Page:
A detail from 'Grand presentiments of what must come' by Marcel Dzama
A detail from 'Grand presentiments of what must come', 2012; ink, watercolour and graphite on piano scrolls, created by Dzama to welcome his son, Willem © Marcel Dzama

The international success of the Canadian-born artist Marcel Dzama belies the idea that contemporary art must involve tricky new media or radically conceptual thought. His work is figurative, his principal medium is pen-and-ink (or pen and diluted root-beer concentrate, a solution he discovered by accident and which can make his drawings look as if they are made in blood), and in his early days, at least, he wouldn’t sign his work but saw it as a collaborative effort by himself and a few friends. After a group exhibition in Los Angeles, his drawings were shown at the Berlin Art Fair, where they attracted the New York gallery owner David Zwirner, who took on Dzama and exhibited 300 drawings at his Soho gallery in the spring of 1998. Dzama was 23.

Artist Marcel Dzama attends the new MoMA and P.S.1 program "Pop Rally" that premieres his films in New York City on April 22 2006
Marcel Dzama at a recent MoMA event in New York © Getty Images

Six years later he moved to Manhattan, initially using the kitchen of Zwirner’s Soho loft as a studio. Since then, his drawings have been translated into all kinds of media, from Joseph Cornell-inspired dioramas, to ceramic sculptures, to collages and paintings, to scripted films. He enjoys collaborations, notably with Dave Eggers at McSweeney’s (Eggers’ quarterly literary journal). He has also worked on music videos – his masked characters appeared in Bob Dylan’s video for “When the Deal Goes Down”, and this year he made a new film for the Toronto film festival, with Kim Gordon of Sonic Youth as the lead.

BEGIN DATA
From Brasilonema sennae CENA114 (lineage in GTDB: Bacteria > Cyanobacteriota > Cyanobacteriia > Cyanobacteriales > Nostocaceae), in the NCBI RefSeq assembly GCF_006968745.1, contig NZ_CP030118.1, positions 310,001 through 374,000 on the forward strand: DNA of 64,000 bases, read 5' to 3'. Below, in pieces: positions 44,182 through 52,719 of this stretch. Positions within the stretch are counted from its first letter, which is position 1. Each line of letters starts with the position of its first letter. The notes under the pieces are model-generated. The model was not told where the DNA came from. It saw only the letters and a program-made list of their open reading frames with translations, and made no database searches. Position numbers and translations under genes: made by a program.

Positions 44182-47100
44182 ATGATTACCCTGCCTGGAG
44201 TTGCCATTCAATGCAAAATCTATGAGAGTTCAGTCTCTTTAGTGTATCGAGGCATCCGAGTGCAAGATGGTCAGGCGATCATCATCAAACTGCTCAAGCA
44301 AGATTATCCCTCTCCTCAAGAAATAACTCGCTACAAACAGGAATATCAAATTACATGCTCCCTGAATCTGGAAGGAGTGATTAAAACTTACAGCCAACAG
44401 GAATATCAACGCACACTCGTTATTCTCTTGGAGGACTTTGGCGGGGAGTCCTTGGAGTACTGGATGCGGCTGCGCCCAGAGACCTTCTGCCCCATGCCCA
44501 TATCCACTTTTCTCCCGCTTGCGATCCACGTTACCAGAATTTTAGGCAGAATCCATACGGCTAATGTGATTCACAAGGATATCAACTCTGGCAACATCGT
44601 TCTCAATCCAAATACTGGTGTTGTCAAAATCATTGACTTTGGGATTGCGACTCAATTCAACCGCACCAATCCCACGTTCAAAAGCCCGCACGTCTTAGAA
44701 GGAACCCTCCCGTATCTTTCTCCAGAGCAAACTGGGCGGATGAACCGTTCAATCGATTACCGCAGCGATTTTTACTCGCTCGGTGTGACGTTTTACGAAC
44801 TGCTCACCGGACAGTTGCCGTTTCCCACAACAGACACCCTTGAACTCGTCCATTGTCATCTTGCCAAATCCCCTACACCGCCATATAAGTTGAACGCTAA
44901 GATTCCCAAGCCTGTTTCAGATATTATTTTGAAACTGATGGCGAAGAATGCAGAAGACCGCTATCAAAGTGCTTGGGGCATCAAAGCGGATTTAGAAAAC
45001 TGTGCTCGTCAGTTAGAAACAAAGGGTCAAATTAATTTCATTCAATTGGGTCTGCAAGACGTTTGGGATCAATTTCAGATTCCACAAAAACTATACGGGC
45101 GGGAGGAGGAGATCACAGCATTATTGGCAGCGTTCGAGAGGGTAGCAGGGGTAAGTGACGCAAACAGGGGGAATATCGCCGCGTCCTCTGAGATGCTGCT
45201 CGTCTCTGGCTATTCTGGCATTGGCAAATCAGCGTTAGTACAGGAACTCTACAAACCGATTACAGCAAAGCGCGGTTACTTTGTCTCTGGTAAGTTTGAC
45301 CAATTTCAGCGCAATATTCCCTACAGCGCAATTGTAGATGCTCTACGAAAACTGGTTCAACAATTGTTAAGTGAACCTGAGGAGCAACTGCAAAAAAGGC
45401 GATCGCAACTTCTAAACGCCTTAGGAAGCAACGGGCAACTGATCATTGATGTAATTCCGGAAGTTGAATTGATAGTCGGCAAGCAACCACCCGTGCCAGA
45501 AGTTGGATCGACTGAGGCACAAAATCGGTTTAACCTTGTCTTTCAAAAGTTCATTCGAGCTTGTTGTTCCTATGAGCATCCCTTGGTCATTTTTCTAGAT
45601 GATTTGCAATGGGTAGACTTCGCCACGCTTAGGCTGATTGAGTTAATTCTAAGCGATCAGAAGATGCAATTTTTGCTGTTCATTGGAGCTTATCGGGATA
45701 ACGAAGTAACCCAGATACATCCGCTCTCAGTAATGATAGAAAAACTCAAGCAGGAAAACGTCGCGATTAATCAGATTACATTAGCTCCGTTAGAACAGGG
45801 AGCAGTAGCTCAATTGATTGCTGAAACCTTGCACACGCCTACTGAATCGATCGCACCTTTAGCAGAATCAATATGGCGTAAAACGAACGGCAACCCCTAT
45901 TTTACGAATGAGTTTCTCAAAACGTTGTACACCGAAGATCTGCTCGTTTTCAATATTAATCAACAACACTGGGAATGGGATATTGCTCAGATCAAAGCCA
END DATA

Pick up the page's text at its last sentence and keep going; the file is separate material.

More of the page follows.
The influences in his work are many, from Inuit art, which he studied at college in Winnipeg, to comic-books and cartoons, to Bosch, Goya and Duchamp, Russian constructivism, surrealism and images from the Iraq war. But all this is transmuted into a personal iconography and a cast of characters accurately defined by one of the very first reviewers of his work, David Pagel in the Los Angeles Times, as “humanoids running amok”.

Since then, the cast has changed and grown. “I feel that for each show I’ve been doing there’s a character that dominates,” Dzama explained on the phone from Brooklyn. “Then in the next show it plays a smaller part, and then in the next it has a sort of cameo piece. So they all have their moment.” A recent major addition to the cast list has been his son Willem, for whose arrival he created a celebratory, if sinister, masterpiece (with a reference to Goya’s “The Disasters of War”) that is included as a poster-sized reproduction at the back of his new book. “Grand presentiments of what must come” (2012) shows an egg-headed character in what might well be a Saxon helmet descending from Blakean clouds towards a world of variously masked, bear-headed, flag-waving, bare-breasted, wizard-hatted, pierrot-costumed, sword-wielding welcomers.

“Before the birth and after, I was kind of obsessed with the body in general, the whole birthing process,” Dzama said. “It came out in a lot of the drawings. In the one on the poster (illustrated on the previous page), the central character is, like, a foetus-headed woman … I was thinking that all this craziness was coming to an end and also [that] it was some kind of apocalyptic beginning. It felt like it was so important I had to do something. I almost felt like, if this was my last drawing, then …”